When Boris Johnson introduced the UK lockdown he gave “a very simple instruction – you must stay at home”.
But it has now emerged that his chief adviser, Dominic Cummings, allegedly broke the rules just days later by travelling 260 miles from his London home to his family home in Durham.
The rules, announced in a speech the Prime Minister made to the nation on March 23, stated that people would only be allowed to leave the house for limited purposes.
These were shopping for basics, one form of exercise a day, travelling to and from work, but only where absolutely necessary, and medical needs.
Reinforcing the message, Mr Johnson said people should not meet family members who do not live with them.
The rule on meeting family was unequivocal.
It stated: “You should not be visiting family members who do not live in your home.
“You should keep in touch with them using phone or video calls.”
Only in exceptional circumstances were people allowed to attend relatives’ addresses; for example, to drop off food or medicine to their door.
You should not be visiting family members who do not live in your home. Keep in touch using phone or video calls.
— UK Prime Minister (@10DowningStreet) April 1, 2020
Even now the lockdown rules have been relaxed slightly, visiting friends or family in their own homes is still off limits.
The current guidance states: “As with before, you cannot visit friends and family in their homes.”
The Government guidance also said: “We are advising those who are at increased risk of severe illness from coronavirus (Covid-19) to be particularly stringent in following social distancing measures.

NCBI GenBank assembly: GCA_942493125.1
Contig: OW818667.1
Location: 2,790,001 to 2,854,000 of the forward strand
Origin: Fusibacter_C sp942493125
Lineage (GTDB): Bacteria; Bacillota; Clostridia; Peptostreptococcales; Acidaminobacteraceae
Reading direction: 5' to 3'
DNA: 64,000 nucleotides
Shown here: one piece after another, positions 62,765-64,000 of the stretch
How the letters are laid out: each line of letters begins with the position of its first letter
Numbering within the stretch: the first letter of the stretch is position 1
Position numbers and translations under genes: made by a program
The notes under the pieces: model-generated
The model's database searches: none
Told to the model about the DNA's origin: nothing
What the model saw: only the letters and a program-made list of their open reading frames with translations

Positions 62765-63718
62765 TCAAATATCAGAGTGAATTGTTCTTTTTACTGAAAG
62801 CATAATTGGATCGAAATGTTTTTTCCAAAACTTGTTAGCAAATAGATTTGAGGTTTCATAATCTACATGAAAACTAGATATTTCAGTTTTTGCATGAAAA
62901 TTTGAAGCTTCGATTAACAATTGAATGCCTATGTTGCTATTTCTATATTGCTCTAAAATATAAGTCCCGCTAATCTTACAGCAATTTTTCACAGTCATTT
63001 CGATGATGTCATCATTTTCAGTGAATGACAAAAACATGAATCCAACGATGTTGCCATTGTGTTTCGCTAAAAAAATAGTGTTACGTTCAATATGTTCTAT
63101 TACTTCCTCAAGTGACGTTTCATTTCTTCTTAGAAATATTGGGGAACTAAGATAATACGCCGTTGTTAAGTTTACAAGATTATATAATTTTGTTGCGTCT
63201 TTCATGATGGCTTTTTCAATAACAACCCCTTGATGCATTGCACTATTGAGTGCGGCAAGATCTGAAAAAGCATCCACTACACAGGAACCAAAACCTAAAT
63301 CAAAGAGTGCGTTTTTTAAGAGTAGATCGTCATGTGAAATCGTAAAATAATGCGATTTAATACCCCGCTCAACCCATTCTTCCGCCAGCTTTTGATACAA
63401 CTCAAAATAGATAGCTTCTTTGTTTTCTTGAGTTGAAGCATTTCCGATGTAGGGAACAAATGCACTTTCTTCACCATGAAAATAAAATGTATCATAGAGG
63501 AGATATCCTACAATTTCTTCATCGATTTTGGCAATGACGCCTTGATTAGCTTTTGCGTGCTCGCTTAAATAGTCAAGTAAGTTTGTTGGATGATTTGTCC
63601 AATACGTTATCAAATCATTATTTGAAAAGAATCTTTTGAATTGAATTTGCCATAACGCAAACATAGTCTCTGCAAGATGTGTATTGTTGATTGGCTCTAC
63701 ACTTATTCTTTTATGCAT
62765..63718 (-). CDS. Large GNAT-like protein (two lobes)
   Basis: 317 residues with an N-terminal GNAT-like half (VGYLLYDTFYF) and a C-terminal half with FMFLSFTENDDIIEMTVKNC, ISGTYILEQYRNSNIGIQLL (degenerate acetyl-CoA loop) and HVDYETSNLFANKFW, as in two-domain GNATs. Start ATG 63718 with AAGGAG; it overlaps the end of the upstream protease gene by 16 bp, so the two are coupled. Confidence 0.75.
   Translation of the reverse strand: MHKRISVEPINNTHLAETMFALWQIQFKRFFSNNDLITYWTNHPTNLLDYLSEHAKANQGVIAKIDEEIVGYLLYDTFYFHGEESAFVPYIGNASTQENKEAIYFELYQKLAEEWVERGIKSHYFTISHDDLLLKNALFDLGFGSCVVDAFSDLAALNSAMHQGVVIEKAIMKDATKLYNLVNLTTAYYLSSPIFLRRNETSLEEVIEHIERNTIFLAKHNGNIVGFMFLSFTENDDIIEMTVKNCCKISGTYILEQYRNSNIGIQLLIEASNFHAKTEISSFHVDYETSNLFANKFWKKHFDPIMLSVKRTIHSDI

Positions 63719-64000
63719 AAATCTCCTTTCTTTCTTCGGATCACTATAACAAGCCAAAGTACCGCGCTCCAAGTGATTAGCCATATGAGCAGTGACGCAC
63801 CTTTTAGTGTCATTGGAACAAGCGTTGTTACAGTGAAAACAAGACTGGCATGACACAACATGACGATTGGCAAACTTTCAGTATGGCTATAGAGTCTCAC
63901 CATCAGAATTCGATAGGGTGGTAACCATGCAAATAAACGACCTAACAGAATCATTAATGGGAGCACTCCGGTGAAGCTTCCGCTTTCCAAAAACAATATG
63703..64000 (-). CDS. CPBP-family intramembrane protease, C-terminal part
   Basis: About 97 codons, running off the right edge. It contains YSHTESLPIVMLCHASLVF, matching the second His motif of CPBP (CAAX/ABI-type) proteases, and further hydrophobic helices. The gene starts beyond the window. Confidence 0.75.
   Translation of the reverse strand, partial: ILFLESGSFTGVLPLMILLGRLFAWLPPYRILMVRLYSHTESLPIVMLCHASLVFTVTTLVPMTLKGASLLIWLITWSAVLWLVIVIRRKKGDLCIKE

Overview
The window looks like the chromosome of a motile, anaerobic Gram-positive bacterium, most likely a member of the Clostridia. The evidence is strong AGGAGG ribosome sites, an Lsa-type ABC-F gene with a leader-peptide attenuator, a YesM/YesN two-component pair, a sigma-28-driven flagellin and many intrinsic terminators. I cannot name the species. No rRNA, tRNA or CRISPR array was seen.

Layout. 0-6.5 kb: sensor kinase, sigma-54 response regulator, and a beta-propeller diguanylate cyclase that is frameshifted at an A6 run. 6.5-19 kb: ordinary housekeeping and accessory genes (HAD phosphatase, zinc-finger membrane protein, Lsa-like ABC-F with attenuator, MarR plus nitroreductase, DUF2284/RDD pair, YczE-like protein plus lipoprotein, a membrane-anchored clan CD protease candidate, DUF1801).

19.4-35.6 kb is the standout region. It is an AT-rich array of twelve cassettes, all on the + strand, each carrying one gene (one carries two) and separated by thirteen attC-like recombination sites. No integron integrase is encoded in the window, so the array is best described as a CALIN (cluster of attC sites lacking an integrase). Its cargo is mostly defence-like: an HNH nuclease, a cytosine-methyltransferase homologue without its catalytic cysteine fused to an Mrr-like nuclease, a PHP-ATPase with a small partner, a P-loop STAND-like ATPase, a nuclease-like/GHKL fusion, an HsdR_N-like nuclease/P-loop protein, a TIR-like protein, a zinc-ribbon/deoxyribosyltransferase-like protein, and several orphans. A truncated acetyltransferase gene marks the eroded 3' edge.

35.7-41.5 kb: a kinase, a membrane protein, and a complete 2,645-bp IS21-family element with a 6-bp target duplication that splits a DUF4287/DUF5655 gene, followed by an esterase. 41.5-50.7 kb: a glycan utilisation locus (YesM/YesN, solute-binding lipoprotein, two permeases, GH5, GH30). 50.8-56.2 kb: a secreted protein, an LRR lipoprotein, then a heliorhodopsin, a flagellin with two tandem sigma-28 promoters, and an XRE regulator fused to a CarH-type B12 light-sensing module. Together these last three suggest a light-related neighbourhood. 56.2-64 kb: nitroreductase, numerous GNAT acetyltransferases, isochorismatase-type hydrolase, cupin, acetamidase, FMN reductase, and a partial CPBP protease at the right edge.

“This group includes those who are aged 70 or older (regardless of medical conditions).”
It added: “If you are showing coronavirus symptoms, or if you or any of your household are self-isolating, you should stay at home – this is critical to staying safe and saving lives.”
Even before the lockdown, Mr Johnson set out a stark warning to the nation, saying on March 16 that “now is the time for everyone to stop non-essential contact and to stop all non-essential travel”.
Downing Street previously confirmed that Mr Cummings had started displaying coronavirus symptoms “over the weekend” of March 28 and 29.
He is alleged to have been present at his family home when police from Durham Constabulary turned up on March 31, following a call from someone reporting they had seen him in the area.
Durham Police confirmed officers had spoken to the owners of an address in the city after reports that a person had travelled there from London.
Officers “explained to the family the arrangements around self-isolation guidelines and reiterated the appropriate advice around essential travel”, the force said.